At the Boys & Girls Club of Evansville, virtual reality is shaping students’ futures. Through Oculus headsets and funding provided by the Indiana Alliance of Boys & Girls Clubs, the club is test-driving a virtual reality pilot program that immerses students in industries such as automotive maintenance, food service, and electric repair. If successful, the program will expand throughout Indiana.
“It’s not as big a jolt to the kids because they’re used to this kind of technology. But they say, ‘Is this what it really looks like under a car?’ They get to experience things that they wouldn’t normally see,” says Amy Hahn, director of programs at the Boys & Girls Club.
To pass each session, students must complete specific skills correctly. A virtual guide named Simon helps them, and a star system tracks their mastery of skills. Hahn points out that students are learning practical skills, such as how to correctly use a fire extinguisher, change a car’s oil, or settle flour in a measuring cup.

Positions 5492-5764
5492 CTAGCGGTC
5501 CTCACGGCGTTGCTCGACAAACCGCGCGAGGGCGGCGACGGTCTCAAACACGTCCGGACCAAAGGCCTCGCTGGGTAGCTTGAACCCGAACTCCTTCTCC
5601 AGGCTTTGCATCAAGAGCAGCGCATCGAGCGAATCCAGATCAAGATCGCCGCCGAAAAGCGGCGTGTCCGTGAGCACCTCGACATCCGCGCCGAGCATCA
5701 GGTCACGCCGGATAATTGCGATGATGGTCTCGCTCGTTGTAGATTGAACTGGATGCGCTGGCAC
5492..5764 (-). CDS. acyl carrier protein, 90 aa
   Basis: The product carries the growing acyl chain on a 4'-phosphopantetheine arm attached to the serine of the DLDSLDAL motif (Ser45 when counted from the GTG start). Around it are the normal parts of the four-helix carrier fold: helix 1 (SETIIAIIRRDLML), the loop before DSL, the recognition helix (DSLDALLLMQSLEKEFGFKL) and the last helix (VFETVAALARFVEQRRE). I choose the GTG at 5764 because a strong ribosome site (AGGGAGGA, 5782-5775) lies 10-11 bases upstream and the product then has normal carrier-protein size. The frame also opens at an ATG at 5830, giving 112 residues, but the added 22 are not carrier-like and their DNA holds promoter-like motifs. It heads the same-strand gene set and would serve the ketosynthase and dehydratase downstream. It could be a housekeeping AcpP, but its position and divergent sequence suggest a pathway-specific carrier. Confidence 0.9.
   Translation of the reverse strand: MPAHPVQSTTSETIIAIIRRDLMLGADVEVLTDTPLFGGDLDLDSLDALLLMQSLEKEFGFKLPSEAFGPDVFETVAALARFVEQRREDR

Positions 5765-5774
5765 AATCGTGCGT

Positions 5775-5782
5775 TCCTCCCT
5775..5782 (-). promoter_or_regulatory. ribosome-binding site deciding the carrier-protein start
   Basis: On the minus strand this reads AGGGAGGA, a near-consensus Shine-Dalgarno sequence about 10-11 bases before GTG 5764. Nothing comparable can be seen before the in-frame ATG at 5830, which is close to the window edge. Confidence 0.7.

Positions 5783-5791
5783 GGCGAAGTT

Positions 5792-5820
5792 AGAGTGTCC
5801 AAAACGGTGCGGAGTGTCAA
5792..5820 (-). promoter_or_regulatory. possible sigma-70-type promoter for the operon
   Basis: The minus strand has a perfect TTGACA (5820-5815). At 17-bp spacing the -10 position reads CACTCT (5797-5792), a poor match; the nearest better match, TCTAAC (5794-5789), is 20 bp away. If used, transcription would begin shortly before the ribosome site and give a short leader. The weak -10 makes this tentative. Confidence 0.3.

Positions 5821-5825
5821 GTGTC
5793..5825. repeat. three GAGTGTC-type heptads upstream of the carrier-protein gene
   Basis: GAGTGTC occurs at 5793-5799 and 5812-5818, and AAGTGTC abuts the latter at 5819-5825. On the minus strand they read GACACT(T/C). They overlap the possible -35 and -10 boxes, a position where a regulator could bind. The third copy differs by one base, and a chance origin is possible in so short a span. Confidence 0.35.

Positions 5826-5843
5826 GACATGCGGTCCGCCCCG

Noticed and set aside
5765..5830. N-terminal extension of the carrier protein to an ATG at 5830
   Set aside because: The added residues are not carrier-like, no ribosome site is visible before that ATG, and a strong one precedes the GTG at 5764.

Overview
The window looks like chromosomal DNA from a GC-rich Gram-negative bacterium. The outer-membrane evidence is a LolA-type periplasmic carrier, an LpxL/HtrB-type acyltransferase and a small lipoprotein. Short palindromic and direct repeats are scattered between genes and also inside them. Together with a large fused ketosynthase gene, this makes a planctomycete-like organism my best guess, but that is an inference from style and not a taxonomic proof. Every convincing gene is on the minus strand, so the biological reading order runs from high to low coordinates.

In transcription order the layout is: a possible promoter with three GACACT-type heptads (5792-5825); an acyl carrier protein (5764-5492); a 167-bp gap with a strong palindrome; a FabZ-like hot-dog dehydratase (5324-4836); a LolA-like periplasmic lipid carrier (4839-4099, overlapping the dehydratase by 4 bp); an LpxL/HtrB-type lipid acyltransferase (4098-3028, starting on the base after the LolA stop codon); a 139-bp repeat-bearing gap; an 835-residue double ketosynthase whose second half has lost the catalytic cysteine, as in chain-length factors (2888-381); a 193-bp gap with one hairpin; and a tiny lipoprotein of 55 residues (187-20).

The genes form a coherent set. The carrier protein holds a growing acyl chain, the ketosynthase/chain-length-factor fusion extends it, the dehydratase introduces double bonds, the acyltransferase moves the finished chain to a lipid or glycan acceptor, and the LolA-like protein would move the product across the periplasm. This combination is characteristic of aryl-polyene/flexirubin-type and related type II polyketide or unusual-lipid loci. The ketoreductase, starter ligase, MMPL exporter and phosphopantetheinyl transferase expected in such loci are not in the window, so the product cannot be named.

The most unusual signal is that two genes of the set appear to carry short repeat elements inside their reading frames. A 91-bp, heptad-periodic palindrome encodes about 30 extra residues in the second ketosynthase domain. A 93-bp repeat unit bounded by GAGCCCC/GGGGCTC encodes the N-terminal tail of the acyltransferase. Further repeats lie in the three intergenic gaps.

“There are so many different running parts to each job and industry, and all of them are needed. They’re learning it’s all a process and connected,” Hahn says.
The program also involves casting, which projects a simulation so others can see it while one person demonstrates an activity. This interactive element allows observers to collaborate with and advise the student simulating a task.
“Kids in the simulation gain more confidence in their ability to complete a task, and helpers gain more confidence knowing that they helped someone,” Hahn says.
At the end of the pilot program, the club will keep some of the headsets and hopes to secure additional funding to expand the program.
“We want to get other groups involved — parents, siblings, and community partners. This is one tool in the toolbox,” Hahn says.